The Finest Method to Put together Our Coasts for Local weather Change? Nature Itself.



Off the southeastern coast of Florida, the only coral reef in the continental U.S. stretches for 360 miles. It not only provides a habitat for multitudes of marine life, it also protects human communities along the coast from serious destruction: according to the National Oceanic and Atmospheric Administration (NOAA), a coral reef can absorb 97 percent of the wave energy from storms and hurricanes. But that’s only if the reefs are healthy—in South Florida they are not, and they are far from alone. A September study found that half the reefs in the world have been destroyed or imperiled by human impact and climate change.

As the reefs have struggled in south Florida, a team of ecologists, engineers, and landscape architects from the University of Miami are working on three experimental hybrid reefs that are part coral and part concrete. These man-made reefs are seeded with coral and mangrove spores to rebuild the kinds of struggling ecosystems that once provided a natural barrier. The interdisciplinary project is called Seahive, and it has attracted the support of the city of Miami, the Florida Department of Transportation, and several local nonprofits.

The team is led by Landolf Rhode-Barbarigos, an assistant professor in the University of Miami’s civil, architectural, and environmental engineering department. He says Seahive is indicative of the ways we’re going to have to adapt to and protect against the impacts of climate change: by using both nature and human engineering, and working across science, politics, and urban planning. “It has to be holistic,” he says.

Seahive is just one example of a nationwide movement to incorporate natural infrastructure into disaster planning and climate resilience. Historically, coastal flood risk management has amounted to pouring concrete into the ocean as a literal bulwark against storms. But increasingly, we’ve seen structures like levees and seawalls fail. In response, planners, scientists, and engineers across coastal regions are looking at ways that natural barriers can better provide storm protection. In New York City, they’re repopulating the harbor with farmed oysters to build reefs with the bivalves that stop the kind of erosion that made Hurricane Sandy so destructive while filtering toxins out of the water. Off the coast of Galveston, Texas, engineers at Texas A&M University are building sand dunes on top of engineered structures that dampen coastal flooding. And in the San Francisco Bay Area, state agencies are working with the Army Corps of Engineers to restore thousands of acres of tidal marsh in front of levees to mitigate flooding along the Bay’s coastline.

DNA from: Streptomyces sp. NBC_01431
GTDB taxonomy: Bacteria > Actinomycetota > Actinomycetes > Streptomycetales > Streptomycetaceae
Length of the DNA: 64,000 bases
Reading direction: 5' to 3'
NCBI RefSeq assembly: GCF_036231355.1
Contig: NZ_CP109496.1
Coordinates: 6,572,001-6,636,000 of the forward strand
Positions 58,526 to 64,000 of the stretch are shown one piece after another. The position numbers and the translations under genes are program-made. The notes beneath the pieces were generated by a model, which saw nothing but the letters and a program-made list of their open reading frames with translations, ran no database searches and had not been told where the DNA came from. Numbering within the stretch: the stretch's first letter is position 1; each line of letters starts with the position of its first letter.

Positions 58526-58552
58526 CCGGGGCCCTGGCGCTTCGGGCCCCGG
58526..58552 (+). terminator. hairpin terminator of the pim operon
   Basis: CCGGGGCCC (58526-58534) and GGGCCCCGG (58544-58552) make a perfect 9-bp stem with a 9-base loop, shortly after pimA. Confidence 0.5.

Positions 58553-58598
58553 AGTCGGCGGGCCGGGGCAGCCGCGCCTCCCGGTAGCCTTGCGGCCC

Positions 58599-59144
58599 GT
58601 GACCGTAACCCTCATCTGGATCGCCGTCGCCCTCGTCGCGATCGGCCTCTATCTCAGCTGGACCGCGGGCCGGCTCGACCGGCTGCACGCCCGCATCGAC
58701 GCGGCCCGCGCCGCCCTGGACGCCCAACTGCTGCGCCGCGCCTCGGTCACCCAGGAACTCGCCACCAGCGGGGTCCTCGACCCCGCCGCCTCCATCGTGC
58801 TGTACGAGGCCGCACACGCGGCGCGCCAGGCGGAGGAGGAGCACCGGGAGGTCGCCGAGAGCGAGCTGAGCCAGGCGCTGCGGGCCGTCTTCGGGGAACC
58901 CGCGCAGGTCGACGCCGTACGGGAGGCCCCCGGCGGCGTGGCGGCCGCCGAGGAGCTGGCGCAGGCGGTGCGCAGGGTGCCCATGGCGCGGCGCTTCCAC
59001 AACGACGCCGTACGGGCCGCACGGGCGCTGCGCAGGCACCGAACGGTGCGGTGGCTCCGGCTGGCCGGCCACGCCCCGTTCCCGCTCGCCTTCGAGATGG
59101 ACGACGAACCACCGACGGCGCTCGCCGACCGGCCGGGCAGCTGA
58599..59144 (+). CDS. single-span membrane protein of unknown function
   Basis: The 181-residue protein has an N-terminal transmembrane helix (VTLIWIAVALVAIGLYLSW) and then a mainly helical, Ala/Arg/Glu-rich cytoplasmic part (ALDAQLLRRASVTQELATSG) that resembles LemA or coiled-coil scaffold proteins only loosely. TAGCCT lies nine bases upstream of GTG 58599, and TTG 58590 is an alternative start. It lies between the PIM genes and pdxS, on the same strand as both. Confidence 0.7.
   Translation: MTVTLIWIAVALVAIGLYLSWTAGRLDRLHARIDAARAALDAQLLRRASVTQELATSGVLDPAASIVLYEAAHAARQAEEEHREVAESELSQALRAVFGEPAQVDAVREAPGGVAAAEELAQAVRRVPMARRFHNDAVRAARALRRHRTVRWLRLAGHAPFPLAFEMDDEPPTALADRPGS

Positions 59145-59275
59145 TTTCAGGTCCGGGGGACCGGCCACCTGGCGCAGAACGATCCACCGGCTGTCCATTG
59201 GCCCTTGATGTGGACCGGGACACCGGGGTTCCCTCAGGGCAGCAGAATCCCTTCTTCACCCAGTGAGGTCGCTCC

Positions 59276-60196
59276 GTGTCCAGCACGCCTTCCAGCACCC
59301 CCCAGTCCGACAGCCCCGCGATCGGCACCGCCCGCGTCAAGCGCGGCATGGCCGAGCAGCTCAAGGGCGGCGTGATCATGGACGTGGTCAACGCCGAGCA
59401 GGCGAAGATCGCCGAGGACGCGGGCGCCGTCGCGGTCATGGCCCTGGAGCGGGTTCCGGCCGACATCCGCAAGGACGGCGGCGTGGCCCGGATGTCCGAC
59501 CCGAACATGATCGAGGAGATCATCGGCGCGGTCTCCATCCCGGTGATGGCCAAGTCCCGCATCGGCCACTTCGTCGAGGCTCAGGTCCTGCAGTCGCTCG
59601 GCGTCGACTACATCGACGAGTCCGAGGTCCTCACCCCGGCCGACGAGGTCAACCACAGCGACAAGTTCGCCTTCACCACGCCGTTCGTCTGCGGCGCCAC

The leaders of these efforts are finding that ecosystems that existed before human engineering are often more effective at protecting coastlines than human-designed systems. But those ecosystems, like south Florida’s offshore coral reefs, have been decimated by climate change and ocean pollution. So they’re figuring out how to give natural structures a human hand and the support they need to work over the long term.

The leaders of these efforts are finding that ecosystems that existed before human engineering are often more effective at protecting coastlines than human-designed systems.